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Board of Directors

Fatal Light Awareness Program (FLAP) Canada is governed by a Board of Directors. FLAP Canada's Board of Directors meet monthly to ensure the effective management of FLAP Canada. No Board director receives remuneration in his or her role as a director. The Board is composed of seven (7) leaders who bring a variety of talents, experiences and expertise to the governance of FLAP Canada.

Please direct any Board inquiries to Susan Krajnc at

Meet our (2017) current Board:

David Lewis, Chair
Past Director

“There are many reasons for the decline of songbird species in our cities. One of them is certainly the bird-building collision issue. Together with my concern for that, and personal interest in the health of our natural environment, I stepped up to Board service with FLAP Canada to volunteer my experience as an environmental consultant. It is also a way to support the organization’s strategic direction and growth.“

Bob Alsip, Vice-Chair
Past Director

“Over the past ten years, I’ve volunteered my business acumen with FLAP Canada to develop bird collision reduction solutions and devise market strategies for its BirdSafe® standards and building risk assessment services. Not only does Board service allow me to further table my business management skills, FLAP’s mandate supports my personal commitment to bird preservation.”

Karen McKillop, Treasurer
Director since 2007

“My relationship with FLAP Canada began in 2003; volunteering to do my small part in bird conservation—searching for migrating songbirds stunned, injured or killed by window-building collisions. I was compelled to expand my service through Board responsibilities that drew on my skills and financial insights to help steward the organization’s assets and chart a realistic and sound course to its future.”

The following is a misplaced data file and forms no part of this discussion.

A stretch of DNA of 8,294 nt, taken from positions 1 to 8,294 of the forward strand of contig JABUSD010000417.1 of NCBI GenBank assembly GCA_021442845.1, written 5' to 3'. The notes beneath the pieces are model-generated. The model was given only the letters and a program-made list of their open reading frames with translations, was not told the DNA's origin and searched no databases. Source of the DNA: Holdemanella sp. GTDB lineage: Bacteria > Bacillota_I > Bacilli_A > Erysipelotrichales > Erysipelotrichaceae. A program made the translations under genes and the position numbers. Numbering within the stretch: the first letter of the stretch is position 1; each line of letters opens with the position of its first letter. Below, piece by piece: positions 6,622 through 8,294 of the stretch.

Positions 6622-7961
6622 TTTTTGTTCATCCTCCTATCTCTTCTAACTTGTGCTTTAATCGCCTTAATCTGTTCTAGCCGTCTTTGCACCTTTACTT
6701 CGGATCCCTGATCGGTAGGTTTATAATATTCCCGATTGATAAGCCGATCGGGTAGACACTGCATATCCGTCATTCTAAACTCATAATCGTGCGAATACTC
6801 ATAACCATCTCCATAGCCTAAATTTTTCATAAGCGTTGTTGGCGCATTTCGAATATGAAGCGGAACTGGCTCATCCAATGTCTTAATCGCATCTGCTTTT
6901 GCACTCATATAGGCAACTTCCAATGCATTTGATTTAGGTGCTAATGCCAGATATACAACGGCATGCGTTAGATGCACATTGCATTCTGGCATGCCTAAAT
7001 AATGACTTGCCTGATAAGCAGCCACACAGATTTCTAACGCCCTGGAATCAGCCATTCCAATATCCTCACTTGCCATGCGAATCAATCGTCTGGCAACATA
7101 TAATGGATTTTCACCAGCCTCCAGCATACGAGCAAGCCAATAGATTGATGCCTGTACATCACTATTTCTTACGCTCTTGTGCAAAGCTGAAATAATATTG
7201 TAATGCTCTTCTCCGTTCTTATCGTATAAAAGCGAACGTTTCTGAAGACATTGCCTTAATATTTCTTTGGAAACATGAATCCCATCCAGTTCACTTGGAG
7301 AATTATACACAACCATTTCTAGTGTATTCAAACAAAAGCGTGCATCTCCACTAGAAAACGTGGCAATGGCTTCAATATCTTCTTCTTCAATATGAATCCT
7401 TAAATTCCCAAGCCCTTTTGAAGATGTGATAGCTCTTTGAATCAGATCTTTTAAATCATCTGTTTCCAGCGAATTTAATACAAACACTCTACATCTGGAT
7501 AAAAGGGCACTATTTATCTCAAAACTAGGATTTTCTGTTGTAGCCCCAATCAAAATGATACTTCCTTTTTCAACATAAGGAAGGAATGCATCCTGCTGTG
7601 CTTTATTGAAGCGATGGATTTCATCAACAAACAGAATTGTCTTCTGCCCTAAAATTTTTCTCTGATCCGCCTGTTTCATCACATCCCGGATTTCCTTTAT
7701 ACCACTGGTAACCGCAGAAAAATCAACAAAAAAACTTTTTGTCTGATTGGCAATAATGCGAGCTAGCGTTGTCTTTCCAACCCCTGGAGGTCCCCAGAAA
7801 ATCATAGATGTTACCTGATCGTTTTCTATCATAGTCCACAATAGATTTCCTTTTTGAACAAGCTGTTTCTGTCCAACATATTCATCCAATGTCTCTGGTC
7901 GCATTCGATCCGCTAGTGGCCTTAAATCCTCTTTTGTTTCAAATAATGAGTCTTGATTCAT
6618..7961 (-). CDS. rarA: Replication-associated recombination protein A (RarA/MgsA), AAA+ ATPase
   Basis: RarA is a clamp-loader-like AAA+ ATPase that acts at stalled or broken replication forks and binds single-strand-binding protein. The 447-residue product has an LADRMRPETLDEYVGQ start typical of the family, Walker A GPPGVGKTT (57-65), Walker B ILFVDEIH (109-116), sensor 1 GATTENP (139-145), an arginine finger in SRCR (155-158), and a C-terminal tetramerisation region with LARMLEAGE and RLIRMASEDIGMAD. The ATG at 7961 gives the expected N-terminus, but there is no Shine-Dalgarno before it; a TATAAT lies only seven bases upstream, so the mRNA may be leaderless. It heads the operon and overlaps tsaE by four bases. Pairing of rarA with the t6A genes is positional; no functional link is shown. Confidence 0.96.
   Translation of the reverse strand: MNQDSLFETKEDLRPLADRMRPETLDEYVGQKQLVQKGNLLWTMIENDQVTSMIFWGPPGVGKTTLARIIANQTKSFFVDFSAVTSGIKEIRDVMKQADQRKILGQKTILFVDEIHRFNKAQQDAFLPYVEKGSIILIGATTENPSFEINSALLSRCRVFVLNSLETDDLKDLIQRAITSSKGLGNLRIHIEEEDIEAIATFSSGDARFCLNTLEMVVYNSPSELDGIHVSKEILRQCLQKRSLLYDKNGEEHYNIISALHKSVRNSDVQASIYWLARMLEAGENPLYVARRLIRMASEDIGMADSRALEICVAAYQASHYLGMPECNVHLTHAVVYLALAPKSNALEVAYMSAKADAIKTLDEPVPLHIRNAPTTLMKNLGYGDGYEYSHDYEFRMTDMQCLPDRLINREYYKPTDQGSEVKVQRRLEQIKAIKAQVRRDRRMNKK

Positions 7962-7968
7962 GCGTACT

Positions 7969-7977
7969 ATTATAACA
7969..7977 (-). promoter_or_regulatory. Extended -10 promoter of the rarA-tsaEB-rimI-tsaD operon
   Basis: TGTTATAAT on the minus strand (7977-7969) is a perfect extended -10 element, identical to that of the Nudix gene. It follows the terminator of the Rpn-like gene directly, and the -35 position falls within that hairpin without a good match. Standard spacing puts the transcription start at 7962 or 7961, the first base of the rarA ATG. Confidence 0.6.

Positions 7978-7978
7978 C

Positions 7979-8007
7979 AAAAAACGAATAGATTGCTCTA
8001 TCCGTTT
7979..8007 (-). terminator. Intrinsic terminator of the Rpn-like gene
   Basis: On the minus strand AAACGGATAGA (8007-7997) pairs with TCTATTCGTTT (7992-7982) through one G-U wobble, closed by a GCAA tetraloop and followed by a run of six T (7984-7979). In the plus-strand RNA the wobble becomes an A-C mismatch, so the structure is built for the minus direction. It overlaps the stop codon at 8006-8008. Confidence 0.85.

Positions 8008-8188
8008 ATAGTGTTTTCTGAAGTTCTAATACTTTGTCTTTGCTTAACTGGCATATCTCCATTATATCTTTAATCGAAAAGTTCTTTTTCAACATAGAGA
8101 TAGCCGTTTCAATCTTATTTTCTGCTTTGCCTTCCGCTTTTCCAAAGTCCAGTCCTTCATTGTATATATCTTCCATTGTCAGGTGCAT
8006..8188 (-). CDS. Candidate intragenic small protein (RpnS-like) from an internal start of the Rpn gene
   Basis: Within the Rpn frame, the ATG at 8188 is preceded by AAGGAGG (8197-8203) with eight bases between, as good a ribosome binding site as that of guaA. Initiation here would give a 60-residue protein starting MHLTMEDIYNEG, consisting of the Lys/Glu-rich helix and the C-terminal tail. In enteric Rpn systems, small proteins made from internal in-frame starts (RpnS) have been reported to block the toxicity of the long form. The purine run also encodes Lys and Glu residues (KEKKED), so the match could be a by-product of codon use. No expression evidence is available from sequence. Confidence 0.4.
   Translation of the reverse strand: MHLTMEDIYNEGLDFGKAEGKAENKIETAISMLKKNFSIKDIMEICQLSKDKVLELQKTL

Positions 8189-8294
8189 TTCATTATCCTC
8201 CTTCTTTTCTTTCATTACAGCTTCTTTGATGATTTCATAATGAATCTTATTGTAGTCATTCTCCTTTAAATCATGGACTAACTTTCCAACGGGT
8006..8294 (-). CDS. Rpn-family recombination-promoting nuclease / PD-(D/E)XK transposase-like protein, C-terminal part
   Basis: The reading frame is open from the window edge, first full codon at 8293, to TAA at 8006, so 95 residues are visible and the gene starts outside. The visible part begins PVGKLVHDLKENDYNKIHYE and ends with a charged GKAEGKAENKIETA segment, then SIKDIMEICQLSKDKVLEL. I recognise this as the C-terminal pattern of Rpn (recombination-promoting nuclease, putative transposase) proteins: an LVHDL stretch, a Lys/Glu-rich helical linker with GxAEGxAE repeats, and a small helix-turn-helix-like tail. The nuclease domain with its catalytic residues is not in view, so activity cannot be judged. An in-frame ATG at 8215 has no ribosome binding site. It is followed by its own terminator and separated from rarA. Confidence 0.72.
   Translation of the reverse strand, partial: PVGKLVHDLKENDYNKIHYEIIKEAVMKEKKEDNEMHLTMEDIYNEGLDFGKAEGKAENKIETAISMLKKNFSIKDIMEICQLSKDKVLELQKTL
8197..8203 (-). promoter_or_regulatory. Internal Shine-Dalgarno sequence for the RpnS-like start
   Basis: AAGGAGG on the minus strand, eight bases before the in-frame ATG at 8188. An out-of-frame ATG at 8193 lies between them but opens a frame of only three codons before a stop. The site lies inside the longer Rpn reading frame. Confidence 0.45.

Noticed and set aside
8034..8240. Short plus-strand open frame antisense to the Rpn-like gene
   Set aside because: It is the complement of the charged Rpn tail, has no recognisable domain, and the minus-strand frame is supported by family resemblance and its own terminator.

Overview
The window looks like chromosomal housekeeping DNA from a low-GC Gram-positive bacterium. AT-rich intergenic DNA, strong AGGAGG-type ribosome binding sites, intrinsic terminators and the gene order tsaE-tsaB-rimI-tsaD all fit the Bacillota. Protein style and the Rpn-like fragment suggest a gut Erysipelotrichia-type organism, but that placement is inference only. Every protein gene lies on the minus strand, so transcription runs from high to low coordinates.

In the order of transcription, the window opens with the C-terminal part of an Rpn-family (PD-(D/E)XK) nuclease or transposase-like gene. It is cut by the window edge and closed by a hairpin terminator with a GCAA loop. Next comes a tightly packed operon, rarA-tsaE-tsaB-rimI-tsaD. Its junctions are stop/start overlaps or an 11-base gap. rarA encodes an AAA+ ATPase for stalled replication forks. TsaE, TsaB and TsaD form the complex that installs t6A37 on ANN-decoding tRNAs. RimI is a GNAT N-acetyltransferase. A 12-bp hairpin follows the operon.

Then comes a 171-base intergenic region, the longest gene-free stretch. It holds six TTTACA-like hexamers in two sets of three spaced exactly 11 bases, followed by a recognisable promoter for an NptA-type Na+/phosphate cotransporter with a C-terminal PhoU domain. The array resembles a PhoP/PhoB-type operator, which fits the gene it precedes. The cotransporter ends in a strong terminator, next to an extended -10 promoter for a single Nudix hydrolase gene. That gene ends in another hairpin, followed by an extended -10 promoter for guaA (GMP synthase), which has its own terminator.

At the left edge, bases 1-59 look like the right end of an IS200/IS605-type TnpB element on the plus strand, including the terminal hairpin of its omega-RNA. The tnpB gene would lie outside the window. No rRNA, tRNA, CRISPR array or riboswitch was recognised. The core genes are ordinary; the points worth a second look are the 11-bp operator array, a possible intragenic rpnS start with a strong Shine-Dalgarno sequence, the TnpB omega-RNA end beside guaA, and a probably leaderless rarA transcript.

Brett Tryon, Director
Director since 2012

“I’ve devoted my career to conservation. I spent many years monitoring migratory birds, and as an artist, I am inspired by their beauty and diversity. I volunteer on the board of FLAP Canada because the organization spearheaded the movement to make buildings safer for birds. As cities continue to grow, their work is increasingly important.”

Dr Daniel Klem Jr, Director

“For 44 years, as a scientists I have studied, written, and taught about the threat that sheet glass and plastic pose to birds. I am motivated by available and growing evidence that bird-building collisions are an important conservation, building industry, legal, and animal welfare issue for birds and people worldwide. I feel privileged and honored to serve on the Board of an organization that is a model world leader addressing the unintended and unwanted avian mortality resulting from bird-window collisions.”

Albert Koehl, Director